Reins for children? Can’t imagine what I’m talking about? Today, people have talked about leashes for their children … to use to keep them from wondering away. Well, Victorian women had the same problem. BUT… these reins weren’t used for that. No, not at all.
So what where they used for? They were used by children to play make-believe. Victorian children loved to play at being a horse and driving a cart pulled by a horse. After all, that is what they saw everyday … horses used to pull carts, buggies or ridden to get from place to place as well as used to pull plows and other work machines. It sparked their imagination and mothers would gladly knit them to keep the children busy while she attended to other activities.
The chiildren's reins immediately below were found in The Dictionary of Needlework: An Encyclopedia of Artistic, Plain, and Fancy Needlework, 1882.
Very nice crochet reins can be made by crocheting round the curtain cord till you get them the right thickness for the armholes and then making the straps of strips of double crochet two inches wide.
In working the double crochet always work through 2 loops of the stitch in the previous row, it is firmer.
The following two articles are for those who knit or use braid. These were found in Mrs. Leach's Fancy Work Basket, dated 1877.
Materials: curtain or picture cord, scarlet braid and scarlet worsted (or you can make them all braid), and a pair of knitting needles. No. 14, if you knit.
Take a piece of cord and sew the end of it into a round, large enough for an armhole to slip easily over the arm when the child is dressed for play, and now twist the cord round the circle again, so that the armhole is made of double cord; keep it flat.
Now bind this circle of double cord firmly round and round with the braid, and fasten the end off securely. Make another armhole the same way.
Unite the two across the chest by a strip of braid or a knitted piece.
Make the knitted piece thus:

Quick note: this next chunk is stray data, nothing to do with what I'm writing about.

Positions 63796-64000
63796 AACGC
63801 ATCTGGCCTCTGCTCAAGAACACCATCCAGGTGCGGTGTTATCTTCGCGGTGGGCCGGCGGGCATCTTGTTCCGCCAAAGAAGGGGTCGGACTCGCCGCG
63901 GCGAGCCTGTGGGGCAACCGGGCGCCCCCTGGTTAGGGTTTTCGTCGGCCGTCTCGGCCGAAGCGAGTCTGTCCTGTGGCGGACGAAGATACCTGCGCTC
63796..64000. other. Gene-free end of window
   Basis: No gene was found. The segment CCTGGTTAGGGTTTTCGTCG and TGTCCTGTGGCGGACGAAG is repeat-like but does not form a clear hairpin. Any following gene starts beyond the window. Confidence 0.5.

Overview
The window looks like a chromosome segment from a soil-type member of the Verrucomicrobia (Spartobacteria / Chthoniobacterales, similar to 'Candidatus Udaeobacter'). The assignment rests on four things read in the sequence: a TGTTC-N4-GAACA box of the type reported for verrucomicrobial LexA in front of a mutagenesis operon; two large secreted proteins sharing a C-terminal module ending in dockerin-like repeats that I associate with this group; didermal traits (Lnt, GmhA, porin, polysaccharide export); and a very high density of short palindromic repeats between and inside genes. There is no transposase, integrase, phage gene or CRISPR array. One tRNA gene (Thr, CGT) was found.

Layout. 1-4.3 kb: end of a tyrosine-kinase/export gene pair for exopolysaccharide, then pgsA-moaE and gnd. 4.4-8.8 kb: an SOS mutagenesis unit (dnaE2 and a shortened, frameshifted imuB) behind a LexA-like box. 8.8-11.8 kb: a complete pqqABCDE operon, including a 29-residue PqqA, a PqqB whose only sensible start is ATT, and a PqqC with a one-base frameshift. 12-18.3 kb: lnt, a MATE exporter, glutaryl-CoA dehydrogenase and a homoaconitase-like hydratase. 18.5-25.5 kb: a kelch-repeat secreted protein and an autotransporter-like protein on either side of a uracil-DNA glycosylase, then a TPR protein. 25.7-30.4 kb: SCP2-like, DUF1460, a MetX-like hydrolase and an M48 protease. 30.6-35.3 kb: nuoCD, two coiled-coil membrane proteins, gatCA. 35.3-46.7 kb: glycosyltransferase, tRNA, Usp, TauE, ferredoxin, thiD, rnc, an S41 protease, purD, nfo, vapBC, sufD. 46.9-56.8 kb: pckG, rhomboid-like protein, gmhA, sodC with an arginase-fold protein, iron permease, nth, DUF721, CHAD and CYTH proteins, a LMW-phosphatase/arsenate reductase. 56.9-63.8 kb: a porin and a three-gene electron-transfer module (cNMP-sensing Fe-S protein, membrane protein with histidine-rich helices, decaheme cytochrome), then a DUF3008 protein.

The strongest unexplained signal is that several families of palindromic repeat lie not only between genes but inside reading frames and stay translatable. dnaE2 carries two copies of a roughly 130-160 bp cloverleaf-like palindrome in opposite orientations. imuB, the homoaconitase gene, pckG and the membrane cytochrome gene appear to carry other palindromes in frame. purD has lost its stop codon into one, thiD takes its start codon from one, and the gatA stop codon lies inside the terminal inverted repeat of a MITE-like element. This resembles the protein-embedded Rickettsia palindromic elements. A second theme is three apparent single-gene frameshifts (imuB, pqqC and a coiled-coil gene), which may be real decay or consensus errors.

Cast on 16 stitches, knit plain like a garter till long enough to go across the chest,
Cast off and fasten to each armhole.
Now knit a piece in the same way, but 1 3/4 or 2 yards long; fasten each end to the back of an armhole.
Finish by sewing from two to six of the little penny bells on the shoulder of each armhole very firmly to the braid, and if liked, a few across the front strap.
For a child with a delicate chest make the front strap four inches wide.
Materials required : — 6 ozs. scarlet alloa yarn, 2 bone knitting pins No. 10, 1 yard of stout even box cord, 2 brass rings, size of half a crown, some flannel list, and 6 toy bells at one halfpenny each.
These are made in plain knitting or garter stitch, in 4 different pieces, viz., chest piece, reins, and 2 pieces for the armholes.
Commence by casting on loosely, but evenly, 25 stitches for the front or chest-piece, and knit plain for nine or ten inches, always slipping the 1st stitch to keep the work firm at the edge.
For armholes—cast on in the same way 10 stitches, and knit plain for 13 inches, then cast off. Work 2 pieces in this way.
For the reins—cast on in the same way 10 stitches, and knit plain for a length of 2S yards, or 3 yards if wished longer; always slip the 1st stitch.
Now the pieces are all completed. You must cut 2 pieces of cord 1 inch longer than the knitted pieces for armholes, then bind them over with the list, to prevent the cord cutting through the work; you must bind them evenly.
Before joining up, lay the piece of knitting over the cord, and slip 1 of the brass rings over it all, cord and knitting, then join the cord very strongly together, then the piece of knitting, and sew both edges together neatly with scarlet wool,
taking care the ring will slip very easy all round; do both armholes in this manner.
Then sew the chest-piece to each armhole, making the seam of cord and work go under the arm, then you slip the ends of the reins, or long piece of knitting, into each of the rings, and join the 2 ends together.
Sew 1 bell on to the top of each shoulder, and 3 more along the centre of front, and 1 below the centre of the 3 bells above, when the reins will be completed.
If liked, the name of the child, or a fancy horse could be worked in cross stitch on the front; in that case, the bells could be arranged to the taste of the worker.
As with all Victorian patterns and instructions printed here on this site, many of the items needed for these projects are no longer available. It is up to the reader to substitute materials as needed.
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